Chanters 12.1”, 285mm. and 6.9”, 190mm. Drones 22.44“, 380mm, and 14.7”, 380mm. The woodcut shows the upper chanter for the right-hand chanter and the lower for the left; the reverse to normal but the same as is found on the Zampogna.

The pitch of the drones is not given but from their approximate lengths they would play in d’ and g’. Some of the notes that MPCs gives in the left hand a’ h’ are an octave too high and make no sense. Corrected the left hand should read g a h c’ d’. So now we have – Right hand d ’e’ f’ g’ a’ playing the melody. The left-hand g a h c’ d’ playing the harmony, and the drones on d’ and g’ supporting the right hand. The instrument is pitched in d’, exactly as MPC says, a third deeper than the Schaperpfeiffen.

Musette: “In France a little bagpipe or Hümmelchen (Plate VIII) has been constructed into which air is pumped by means of a small bellows operated by one arm.”

Also, a person mentioned earlier in 5 has considered these matters and has made completely different voices (pitches?) from five such bagpipes that are governed by bellows. Then you can play a piece with four or five voices if you will. But such harmony I am not finding very pleasing.”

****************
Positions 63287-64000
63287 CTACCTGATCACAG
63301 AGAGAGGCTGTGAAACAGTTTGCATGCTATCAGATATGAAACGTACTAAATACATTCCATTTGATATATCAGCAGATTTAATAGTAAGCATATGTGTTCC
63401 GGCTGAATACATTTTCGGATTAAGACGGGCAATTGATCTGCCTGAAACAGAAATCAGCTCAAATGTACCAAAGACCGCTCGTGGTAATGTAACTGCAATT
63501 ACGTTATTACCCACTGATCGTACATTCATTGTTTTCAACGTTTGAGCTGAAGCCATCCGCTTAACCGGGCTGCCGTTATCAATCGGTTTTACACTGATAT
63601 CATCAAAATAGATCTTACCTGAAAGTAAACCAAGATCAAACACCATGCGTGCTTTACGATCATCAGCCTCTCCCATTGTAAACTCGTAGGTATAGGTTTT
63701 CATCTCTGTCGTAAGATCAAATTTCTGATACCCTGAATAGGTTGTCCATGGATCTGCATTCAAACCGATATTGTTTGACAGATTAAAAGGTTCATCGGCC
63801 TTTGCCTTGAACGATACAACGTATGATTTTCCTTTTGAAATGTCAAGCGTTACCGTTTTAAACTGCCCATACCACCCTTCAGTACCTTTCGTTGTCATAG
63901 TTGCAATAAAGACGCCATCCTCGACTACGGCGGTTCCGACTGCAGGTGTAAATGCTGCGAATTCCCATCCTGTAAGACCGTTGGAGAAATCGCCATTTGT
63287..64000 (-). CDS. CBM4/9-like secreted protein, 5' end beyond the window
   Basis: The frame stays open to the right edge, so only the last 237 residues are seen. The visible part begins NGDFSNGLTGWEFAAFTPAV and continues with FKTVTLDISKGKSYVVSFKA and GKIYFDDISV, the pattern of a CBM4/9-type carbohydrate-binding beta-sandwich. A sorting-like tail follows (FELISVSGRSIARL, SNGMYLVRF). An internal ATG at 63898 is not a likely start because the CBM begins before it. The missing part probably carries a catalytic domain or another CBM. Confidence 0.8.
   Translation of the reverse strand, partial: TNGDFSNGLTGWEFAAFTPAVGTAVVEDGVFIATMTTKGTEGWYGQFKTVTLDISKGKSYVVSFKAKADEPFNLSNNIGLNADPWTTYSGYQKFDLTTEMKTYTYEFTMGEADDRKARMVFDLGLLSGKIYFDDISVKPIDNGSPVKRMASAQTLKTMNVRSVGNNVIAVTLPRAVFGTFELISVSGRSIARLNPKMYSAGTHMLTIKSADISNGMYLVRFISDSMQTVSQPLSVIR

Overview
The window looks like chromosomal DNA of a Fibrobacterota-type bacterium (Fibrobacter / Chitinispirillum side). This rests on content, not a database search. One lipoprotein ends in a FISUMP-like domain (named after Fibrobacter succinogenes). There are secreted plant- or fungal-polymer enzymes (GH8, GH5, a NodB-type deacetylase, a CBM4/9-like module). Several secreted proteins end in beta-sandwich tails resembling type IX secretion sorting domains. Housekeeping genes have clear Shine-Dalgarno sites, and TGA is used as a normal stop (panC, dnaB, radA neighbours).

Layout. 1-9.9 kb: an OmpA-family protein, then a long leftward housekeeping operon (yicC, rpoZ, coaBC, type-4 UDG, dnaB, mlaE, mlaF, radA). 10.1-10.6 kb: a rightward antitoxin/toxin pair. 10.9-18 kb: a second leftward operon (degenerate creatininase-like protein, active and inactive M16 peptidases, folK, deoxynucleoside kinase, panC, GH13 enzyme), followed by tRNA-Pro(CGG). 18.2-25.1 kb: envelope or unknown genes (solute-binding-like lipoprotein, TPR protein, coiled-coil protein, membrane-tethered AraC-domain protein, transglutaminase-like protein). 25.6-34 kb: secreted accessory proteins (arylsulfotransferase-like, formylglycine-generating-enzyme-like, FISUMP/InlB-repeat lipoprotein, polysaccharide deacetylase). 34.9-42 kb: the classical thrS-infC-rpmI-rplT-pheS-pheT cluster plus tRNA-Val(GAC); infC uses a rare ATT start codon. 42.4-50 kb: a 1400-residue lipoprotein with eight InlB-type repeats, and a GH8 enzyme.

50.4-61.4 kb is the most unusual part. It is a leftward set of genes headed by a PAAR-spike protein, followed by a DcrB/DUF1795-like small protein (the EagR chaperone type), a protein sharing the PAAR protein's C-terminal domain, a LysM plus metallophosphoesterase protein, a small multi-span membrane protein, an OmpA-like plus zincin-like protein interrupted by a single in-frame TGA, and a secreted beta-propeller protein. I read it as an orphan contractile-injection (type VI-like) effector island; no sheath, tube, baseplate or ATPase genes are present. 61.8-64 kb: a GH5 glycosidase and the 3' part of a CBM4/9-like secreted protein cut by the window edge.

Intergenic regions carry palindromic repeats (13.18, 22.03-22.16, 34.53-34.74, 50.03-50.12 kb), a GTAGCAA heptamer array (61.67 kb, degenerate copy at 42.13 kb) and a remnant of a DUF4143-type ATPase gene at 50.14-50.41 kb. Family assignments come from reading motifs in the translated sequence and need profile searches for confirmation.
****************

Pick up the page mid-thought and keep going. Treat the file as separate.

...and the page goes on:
The Musette may have been relatively new to MPC as he does not call it as such but describes it as a “Sackpfeiff with bellows”. Fully formed, it’s very likely the first-known picture of this instrument and it is significant that it came from France.

The chanter length is 8.4”, 214mm. and has seven finger holes in the front and a thumb hole is indicated in the usual way with a dot on a stem, there also looks to be a small top key. The shuttle drone shows four sliders and is 3.5”, 95mm. long. The bellows show what could be a single pleat. An almost identical instrument dated from the second half of the 16th century is preserved in the Chateau d’Ambras. The single chanter has the bell missing and there are four shuttles in the drone.


I hope that in bringing together all the information about the six bagpipes Michael Praetorius included in his Syntagma Musicum has provided a better understanding of these instruments. It’s obvious that the instrument makers of the period were highly skilled and, as an instrument maker myself, I am continually amazed at their knowledge and ability. I look forward to seeing copies of these instruments in the future.